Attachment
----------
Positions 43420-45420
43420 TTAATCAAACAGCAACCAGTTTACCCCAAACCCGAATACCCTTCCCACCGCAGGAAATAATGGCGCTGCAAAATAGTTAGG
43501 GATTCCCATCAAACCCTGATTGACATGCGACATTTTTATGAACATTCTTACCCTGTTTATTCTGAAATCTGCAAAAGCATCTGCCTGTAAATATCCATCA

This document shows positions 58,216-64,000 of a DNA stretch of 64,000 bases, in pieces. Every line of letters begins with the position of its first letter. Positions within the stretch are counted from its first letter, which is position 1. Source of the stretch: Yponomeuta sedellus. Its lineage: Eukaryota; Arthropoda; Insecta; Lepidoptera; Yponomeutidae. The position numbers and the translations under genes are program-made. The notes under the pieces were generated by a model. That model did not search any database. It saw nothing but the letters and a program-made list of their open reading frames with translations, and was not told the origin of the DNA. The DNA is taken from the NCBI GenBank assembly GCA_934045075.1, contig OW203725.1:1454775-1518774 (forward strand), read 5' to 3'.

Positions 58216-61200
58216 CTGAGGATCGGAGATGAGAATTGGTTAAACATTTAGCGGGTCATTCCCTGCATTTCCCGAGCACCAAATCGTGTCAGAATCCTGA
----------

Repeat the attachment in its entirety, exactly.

Positions 43420-45420
43420 TTAATCAAACAGCAACCAGTTTACCCCAAACCCGAATACCCTTCCCACCGCAGGAAATAATGGCGCTGCAAAATAGTTAGG
43501 GATTCCCATCAAACCCTGATTGACATGCGACATTTTTATGAACATTCTTACCCTGTTTATTCTGAAATCTGCAAAAGCATCTGCCTGTAAATATCCATCA

This document shows positions 58,216-64,000 of a DNA stretch of 64,000 bases, in pieces. Every line of letters begins with the position of its first letter. Positions within the stretch are counted from its first letter, which is position 1. Source of the stretch: Yponomeuta sedellus. Its lineage: Eukaryota; Arthropoda; Insecta; Lepidoptera; Yponomeutidae. The position numbers and the translations under genes are program-made. The notes under the pieces were generated by a model. That model did not search any database. It saw nothing but the letters and a program-made list of their open reading frames with translations, and was not told the origin of the DNA. The DNA is taken from the NCBI GenBank assembly GCA_934045075.1, contig OW203725.1:1454775-1518774 (forward strand), read 5' to 3'.

Positions 58216-61200
58216 CTGAGGATCGGAGATGAGAATTGGTTAAACATTTAGCGGGTCATTCCCTGCATTTCCCGAGCACCAAATCGTGTCAGAATCCTGA